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Custom Cryptographic Protocol

Adversaries may use a custom cryptographic protocol or algorithm to hide command and control traffic. A simple scheme, such as XOR-ing the plaintext with a fixed key, will produce a very weak ciphertext.

Custom encryption schemes may vary in sophistication. Analysis and reverse engineering of malware samples may be enough to discover the algorithm and encryption key used.

Some adversaries may also attempt to implement their own version of a well-known cryptographic algorithm instead of using a known implementation library, which may lead to unintentional errors. [1]

ID: T1024

Tactic: Command And Control

Platform:  Linux, macOS, Windows

Data Sources:  Packet capture, Netflow/Enclave netflow, Process use of network, Malware reverse engineering, Process monitoring

Requires Network:  Yes

Version: 1.0

Examples

NameDescription
3PARA RAT

3PARA RAT will use an 8-byte XOR key derived from the string HYF54&%9&jkMCXuiS instead if the DES decoding fails.[2]

4H RAT

4H RAT obfuscates C2 communication using a 1-byte XOR with the key 0xBE.[2]

BADCALL

BADCALL encrypts C2 traffic using an XOR/ADD cipher and uses a FakeTLS method.[3]

BADNEWS

BADNEWS encrypts C2 data with a ROR by 3 and an XOR by 0x23.[4][5]

BBSRAT

BBSRAT uses a custom encryption algorithm on data sent back to the C2 server over HTTP.[6]

Bisonal

Bisonal variants reported on in 2014 and 2015 used a simple XOR cipher for C2.[7]

BRONZE BUTLER

BRONZE BUTLER has used a tool called RarStar that encodes data with a custom XOR algorithm when posting it to a C2 server.[8]

Carbanak

Carbanak uses XOR with random keys for its communications.[9]

ChChes

ChChes can encrypt C2 data with a custom technique using MD5, base64-encoding, and RC4.[10][11]

CORESHELL

CORESHELL C2 messages are encrypted with custom stream ciphers using six-byte or eight-byte keys.[12]

CosmicDuke

CosmicDuke contains a custom version of the RC4 algorithm that includes a programming error.[1]

Derusbi

Derusbi obfuscates C2 traffic with variable 4-byte XOR keys.[13]

Emissary

The C2 server response to a beacon sent by a variant of Emissary contains a 36-character GUID value that is used as an encryption key for subsequent network communications. Some variants of Emissary use various XOR operations to encrypt C2 data.[14]

FakeM

The original variant of FakeM encrypts C2 traffic using a custom encryption cipher that uses an XOR key of "YHCRA" and bit rotation between each XOR operation. FakeM has also included HTML code in C2 traffic in an apparent attempt to evade detection. Additionally, some variants of FakeM use modified SSL code for communications back to C2 servers, making SSL decryption ineffective.[15]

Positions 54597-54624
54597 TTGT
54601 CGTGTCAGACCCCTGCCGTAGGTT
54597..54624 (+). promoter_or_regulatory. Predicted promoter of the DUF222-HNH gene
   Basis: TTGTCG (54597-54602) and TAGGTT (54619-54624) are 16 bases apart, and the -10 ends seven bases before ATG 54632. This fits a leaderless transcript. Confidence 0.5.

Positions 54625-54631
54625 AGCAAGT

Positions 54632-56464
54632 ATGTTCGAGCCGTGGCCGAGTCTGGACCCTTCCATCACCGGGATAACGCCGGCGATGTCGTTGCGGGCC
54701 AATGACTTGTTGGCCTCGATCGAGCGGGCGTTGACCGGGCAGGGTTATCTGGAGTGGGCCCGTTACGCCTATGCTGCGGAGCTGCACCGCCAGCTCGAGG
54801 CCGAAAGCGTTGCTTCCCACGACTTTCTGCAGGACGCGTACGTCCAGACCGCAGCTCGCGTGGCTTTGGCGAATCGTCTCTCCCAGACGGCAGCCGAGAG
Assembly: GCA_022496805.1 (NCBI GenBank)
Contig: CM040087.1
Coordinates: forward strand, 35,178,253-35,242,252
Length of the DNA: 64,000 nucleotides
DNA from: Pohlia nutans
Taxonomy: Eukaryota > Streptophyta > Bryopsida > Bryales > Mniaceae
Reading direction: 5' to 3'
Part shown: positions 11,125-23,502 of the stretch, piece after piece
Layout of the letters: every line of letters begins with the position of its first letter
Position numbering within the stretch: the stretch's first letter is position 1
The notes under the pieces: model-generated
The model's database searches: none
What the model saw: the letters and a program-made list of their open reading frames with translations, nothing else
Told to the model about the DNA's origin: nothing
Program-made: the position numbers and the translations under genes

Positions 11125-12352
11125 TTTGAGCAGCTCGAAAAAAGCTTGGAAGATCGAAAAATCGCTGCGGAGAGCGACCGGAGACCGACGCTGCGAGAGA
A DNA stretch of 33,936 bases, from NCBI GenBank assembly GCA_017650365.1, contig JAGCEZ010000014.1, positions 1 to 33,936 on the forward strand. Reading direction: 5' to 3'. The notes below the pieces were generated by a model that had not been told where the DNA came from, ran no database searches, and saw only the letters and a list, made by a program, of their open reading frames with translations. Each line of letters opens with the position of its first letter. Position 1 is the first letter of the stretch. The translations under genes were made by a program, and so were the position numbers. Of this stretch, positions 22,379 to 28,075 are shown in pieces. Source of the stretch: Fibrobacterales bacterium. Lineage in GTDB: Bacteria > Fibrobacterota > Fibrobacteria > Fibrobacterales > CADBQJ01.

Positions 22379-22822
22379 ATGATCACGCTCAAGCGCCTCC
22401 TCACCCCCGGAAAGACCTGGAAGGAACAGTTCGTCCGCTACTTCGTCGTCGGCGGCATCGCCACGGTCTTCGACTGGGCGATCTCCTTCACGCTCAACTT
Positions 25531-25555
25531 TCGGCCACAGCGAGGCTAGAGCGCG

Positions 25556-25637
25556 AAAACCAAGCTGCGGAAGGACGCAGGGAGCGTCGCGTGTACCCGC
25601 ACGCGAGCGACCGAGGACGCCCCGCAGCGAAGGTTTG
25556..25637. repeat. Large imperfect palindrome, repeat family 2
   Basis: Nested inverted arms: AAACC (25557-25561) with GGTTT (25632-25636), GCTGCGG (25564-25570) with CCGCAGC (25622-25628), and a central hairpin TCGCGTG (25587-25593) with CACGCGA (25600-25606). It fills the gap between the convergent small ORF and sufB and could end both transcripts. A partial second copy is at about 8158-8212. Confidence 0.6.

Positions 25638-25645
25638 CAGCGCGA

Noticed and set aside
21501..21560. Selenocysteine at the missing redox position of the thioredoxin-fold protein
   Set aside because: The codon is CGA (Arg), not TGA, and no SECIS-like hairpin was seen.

FALLCHILL

FALLCHILL uses fake Transport Layer Security (TLS) to communicate with its C2 server, encoding data with RC4 encryption.[16]

Felismus

Some Felismus samples use a custom encryption method for C2 traffic using AES, base64 encoding, and multiple keys.[17]

Gazer

Gazer uses custom encryption for C2 using 3DES and RSA.[18][19]

HAMMERTOSS

Before being appended to image files, HAMMERTOSS commands are encrypted with a key composed of both a hard-coded value and a string contained on that day's tweet. To decrypt the commands, an investigator would need access to the intended malware sample, the day's tweet, and the image file containing the command.[20]

HARDRAIN

HARDRAIN uses FakeTLS to communicate with its C2 server.[21]

Hikit

Hikit performs XOR encryption.[22]

httpclient

httpclient encrypts C2 content with XOR using a single byte, 0x12.[2]

Hydraq

Hydraq C2 traffic is encrypted using bitwise NOT and XOR operations.[23]

InvisiMole

InvisiMole uses variations of a simple XOR encryption routine for C&C communications.[24]

KEYMARBLE

KEYMARBLE uses a customized XOR algorithm to encrypt C2 communications.[25]

Komplex

The Komplex C2 channel uses an 11-byte XOR algorithm to hide data.[26]

Lazarus Group

Several Lazarus Group malware families encrypt C2 traffic using custom code that uses XOR with an ADD operation and XOR with a SUB operation. Another Lazarus Group malware sample XORs C2 traffic. Lazarus Group malware also uses a unique form of communication encryption known as FakeTLS that mimics TLS but uses a different encryption method, evading SSL man-in-the-middle decryption attacks.[27][28][29][30]

Lurid

Lurid performs XOR encryption.[31]

Mosquito

Mosquito uses a custom encryption algorithm, which consists of XOR and a stream that is similar to the Blum Blum Shub algorithm.[32]

PLAINTEE

PLAINTEE encodes C2 beacons using XOR.[33]

RTM

RTM encrypts C2 traffic with a custom RC4 variant.[34]

Sakula

Sakula encodes C2 traffic with single-byte XOR keys.[35]

Sys10

Sys10 uses an XOR 0x1 loop to encrypt its C2 domain.[36]

Taidoor

Taidoor is known to utilize encryption within network protocols.[37]

TrickBot

TrickBot uses a custom crypter leveraging Microsoft’s CryptoAPI to encrypt C2 traffic.[38]

Mitigation

Network intrusion detection and prevention systems that use network signatures to identify traffic for specific adversary malware can be used to mitigate activity at the network level. Since the custom protocol used may not adhere to typical protocol standards, there may be opportunities to signature the traffic on a network level for detection. Signatures are often for unique indicators within protocols and may be based on the specific protocol used by a particular adversary or tool, and will likely be different across various malware families and versions. Adversaries will likely change tool C2 signatures over time or construct protocols in such a way as to avoid detection by common defensive tools. [39]